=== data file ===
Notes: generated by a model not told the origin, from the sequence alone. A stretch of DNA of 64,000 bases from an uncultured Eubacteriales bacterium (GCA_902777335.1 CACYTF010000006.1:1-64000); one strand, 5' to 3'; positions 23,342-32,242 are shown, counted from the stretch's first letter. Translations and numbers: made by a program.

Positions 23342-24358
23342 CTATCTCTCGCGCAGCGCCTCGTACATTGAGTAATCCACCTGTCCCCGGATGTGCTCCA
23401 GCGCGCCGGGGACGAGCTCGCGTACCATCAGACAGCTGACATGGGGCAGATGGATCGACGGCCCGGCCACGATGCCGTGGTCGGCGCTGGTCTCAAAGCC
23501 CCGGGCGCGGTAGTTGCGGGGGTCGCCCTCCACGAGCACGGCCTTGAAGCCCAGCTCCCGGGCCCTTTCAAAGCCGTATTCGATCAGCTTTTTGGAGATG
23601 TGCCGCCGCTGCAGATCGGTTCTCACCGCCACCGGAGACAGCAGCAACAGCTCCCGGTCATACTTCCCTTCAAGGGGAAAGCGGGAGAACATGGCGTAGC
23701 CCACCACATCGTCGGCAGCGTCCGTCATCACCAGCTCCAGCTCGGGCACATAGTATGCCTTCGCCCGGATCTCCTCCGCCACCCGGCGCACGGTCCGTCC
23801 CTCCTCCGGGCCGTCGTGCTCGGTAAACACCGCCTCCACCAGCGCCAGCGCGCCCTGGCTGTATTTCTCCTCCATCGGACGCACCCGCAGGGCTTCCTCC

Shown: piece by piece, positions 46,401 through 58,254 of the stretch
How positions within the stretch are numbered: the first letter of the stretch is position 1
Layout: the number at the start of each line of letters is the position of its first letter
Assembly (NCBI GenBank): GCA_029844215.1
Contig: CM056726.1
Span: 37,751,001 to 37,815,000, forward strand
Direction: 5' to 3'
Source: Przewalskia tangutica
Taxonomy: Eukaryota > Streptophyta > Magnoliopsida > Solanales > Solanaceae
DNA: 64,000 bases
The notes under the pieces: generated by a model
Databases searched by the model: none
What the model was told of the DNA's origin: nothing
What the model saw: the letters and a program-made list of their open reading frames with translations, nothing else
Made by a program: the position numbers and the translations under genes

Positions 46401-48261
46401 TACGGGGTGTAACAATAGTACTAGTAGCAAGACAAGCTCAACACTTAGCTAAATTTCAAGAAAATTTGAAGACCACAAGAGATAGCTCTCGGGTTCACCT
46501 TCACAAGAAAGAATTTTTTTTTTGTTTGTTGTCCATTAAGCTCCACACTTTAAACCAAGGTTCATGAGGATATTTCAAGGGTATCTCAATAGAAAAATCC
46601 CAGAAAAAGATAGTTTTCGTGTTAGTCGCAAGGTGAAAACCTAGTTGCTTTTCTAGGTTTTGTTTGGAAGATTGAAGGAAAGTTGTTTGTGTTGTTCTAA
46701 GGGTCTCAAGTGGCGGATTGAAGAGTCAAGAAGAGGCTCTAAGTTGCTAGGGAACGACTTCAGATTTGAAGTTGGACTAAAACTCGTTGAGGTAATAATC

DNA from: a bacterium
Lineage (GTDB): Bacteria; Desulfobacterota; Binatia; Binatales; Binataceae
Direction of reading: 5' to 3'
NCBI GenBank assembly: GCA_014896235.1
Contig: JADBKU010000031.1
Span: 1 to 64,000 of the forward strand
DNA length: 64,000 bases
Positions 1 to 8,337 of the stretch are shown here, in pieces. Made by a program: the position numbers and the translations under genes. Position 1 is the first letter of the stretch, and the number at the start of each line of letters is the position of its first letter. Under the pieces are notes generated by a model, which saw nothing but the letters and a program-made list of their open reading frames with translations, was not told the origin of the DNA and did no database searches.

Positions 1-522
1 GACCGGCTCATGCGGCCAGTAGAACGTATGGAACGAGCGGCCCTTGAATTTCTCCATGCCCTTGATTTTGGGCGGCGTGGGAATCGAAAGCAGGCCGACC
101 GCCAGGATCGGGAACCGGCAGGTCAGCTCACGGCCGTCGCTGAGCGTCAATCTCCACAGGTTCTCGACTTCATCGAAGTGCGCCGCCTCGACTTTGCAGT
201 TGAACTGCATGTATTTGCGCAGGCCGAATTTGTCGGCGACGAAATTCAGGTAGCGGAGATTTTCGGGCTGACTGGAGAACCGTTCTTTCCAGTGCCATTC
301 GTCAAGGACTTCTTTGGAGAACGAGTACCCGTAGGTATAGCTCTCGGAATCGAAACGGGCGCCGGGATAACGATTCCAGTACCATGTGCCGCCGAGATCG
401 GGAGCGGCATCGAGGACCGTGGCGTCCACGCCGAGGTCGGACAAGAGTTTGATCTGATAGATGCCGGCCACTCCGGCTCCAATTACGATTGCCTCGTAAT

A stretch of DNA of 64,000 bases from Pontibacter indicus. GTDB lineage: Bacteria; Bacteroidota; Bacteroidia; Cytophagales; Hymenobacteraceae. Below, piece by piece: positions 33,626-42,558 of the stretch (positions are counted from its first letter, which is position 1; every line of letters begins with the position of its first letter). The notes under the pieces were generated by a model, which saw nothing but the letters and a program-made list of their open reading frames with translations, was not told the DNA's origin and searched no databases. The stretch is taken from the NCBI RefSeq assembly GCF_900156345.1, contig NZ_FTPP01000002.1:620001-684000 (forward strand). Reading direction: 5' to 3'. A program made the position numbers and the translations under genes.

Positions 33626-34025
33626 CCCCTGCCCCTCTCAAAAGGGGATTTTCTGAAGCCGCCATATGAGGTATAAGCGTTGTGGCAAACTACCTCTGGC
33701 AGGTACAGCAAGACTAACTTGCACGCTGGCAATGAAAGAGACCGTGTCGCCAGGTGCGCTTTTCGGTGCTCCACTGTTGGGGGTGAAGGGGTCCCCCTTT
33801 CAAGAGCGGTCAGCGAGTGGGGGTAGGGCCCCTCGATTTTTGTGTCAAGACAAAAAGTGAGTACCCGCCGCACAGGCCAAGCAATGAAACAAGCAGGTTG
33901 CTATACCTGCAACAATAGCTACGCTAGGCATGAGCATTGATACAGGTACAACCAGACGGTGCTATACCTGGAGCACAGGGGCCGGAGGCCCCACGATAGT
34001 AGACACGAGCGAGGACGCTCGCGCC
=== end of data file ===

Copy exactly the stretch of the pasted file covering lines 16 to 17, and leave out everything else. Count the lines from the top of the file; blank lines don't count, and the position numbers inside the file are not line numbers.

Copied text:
Source: Przewalskia tangutica
Taxonomy: Eukaryota > Streptophyta > Magnoliopsida > Solanales > Solanaceae